Growing more food: biotechnology
# Plant and Soybean Introduction
Conduct a photosynthesis lab; answer true and false questions about soybeans and their uses; identify the parts of a soybean plant; read about macronutrients; then draw a plant that shows nutrient deficiencies.
# Soybean Production Overview
Watch Soybean Production Presentation; answer questions about soybean seeds and plants; research no-till and pesticide use.
# Growing Round-up Ready Soybeans
Grow Round-Up Ready seeds using the Flinn Scientific Genetically Modified Foods lab kit; write a technical paper sharing the data from the Round-Up Ready soybean experiment. (These research papers may be shared on GrowNextGen’s Student Research section.
Soybeans are an essential part of Ohio farming operations. Proper soil nutrients are essential. There are 16 nutrients that help soybean growth, even though the emphasis is generally on nitrogen, phosphorus and potassium.
Farming soybeans can be done in various ways. No-till farming methods are a set of practices that do not require the land to be fully cultivated before planting, leaving much of the soil and cover at the surface with only a ¼” to ½” row to be tilled for planting. Conventional cultivation generally includes full tilling of the ground, removing all surface cover, either by a plow or set of disks (harrow) before planting rows. The use of fertilizers and pesticide may have positive effects on yield by increasing nutrients in the soil or reducing weeds or insects that affect the crop. Investigate the following links to get additional information about no-till and conventional farming methods:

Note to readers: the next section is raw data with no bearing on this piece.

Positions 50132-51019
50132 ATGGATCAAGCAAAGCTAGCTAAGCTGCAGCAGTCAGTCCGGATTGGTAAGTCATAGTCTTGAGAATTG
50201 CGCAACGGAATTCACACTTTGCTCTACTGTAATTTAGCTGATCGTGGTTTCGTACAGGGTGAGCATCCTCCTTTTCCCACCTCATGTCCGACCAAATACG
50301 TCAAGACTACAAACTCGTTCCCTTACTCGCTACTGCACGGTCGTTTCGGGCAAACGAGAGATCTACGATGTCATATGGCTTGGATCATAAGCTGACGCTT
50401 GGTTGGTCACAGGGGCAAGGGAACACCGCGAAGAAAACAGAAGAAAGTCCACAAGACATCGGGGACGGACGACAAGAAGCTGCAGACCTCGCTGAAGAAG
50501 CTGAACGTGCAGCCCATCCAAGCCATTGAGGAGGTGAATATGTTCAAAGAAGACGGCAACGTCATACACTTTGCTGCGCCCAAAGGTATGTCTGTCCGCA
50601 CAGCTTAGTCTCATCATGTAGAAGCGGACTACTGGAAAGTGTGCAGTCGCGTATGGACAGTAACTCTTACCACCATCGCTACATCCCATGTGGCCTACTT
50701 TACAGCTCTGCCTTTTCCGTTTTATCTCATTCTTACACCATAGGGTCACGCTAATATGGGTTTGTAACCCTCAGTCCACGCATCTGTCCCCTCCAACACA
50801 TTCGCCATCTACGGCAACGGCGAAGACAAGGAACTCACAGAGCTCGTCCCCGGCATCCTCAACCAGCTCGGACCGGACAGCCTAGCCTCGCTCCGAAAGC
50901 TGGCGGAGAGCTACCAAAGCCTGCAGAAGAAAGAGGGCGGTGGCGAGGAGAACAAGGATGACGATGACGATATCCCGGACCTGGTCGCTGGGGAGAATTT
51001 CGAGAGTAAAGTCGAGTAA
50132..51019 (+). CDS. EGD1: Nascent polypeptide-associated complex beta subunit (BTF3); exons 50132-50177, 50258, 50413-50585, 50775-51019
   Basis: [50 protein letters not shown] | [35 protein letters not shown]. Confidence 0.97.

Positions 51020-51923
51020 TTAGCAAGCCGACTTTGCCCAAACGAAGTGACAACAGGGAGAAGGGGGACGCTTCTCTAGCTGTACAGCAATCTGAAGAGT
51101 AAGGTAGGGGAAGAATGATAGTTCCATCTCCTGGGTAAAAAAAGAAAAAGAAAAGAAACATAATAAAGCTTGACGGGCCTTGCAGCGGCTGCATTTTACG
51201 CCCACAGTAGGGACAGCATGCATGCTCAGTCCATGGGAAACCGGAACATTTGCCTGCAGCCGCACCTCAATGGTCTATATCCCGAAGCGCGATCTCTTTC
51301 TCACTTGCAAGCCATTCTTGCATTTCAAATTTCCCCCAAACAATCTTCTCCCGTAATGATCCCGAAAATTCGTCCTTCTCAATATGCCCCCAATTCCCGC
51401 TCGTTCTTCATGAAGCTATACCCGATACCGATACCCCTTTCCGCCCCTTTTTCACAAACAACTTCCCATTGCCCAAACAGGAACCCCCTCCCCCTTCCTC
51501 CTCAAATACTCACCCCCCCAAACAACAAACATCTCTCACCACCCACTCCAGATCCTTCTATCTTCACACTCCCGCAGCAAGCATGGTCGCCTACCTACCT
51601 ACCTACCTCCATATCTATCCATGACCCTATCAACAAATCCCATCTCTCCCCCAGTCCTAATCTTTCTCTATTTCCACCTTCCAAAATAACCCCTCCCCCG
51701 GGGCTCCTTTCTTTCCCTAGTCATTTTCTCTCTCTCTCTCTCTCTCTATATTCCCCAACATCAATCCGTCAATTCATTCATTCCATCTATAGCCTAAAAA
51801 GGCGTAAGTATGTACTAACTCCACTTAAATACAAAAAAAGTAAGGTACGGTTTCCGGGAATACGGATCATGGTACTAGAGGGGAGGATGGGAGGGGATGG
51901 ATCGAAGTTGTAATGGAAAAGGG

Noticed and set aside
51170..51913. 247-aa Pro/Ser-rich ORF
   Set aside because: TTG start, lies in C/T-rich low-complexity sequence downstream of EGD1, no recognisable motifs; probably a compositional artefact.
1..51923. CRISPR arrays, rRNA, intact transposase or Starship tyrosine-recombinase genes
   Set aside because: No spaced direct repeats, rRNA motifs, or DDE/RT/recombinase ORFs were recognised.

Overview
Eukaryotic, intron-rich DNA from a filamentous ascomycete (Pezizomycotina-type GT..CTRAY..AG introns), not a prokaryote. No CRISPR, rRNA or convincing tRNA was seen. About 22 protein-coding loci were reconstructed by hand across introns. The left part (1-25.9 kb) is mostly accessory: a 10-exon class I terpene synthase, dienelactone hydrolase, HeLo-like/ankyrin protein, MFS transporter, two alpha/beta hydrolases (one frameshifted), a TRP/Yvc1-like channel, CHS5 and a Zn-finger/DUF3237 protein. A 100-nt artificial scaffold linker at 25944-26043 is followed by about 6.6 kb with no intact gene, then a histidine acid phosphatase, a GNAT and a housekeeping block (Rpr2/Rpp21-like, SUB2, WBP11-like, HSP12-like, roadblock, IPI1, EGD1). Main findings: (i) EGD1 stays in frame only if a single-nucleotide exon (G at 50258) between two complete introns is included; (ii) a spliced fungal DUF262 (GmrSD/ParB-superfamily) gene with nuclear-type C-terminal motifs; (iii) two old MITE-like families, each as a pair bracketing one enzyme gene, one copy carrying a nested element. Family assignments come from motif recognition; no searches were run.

- Crop Life America
- Pesticide User’s Guide
- Pesticides and Groundwater: A Guide for the Pesticide User
- No-Till Agriculture: Good for the Soil and the Bottom Line
In addition, there is growing momentum for the use of genetically modified crops. Round-up Ready soybeans are genetically modified to withstand the use of Round-up herbicide on soybean fields.
Next gen science standards
Science and engineering practices
- Asking questions (for science) and defining problems (for engineering)
- Analyzing and interpreting data
- Obtaining, evaluating, and communicating information
- Cause and effect
- Systems and system models
Disciplinary core ideas/content
- ESS2A Earth materials and systems
- ESS2C The roles of water in Earth's surface processes
- ESS3A Natural resources
- LS1B Growth and development of organisms
- LS1D Information processing
- LS2A Interdependent relationships in ecosystems
- LS2C Ecosystem dynamics, functioning and resilience
- PS3D Energy in chemical processes and everyday life
- ETS2A Interdependence of science, engineering and technology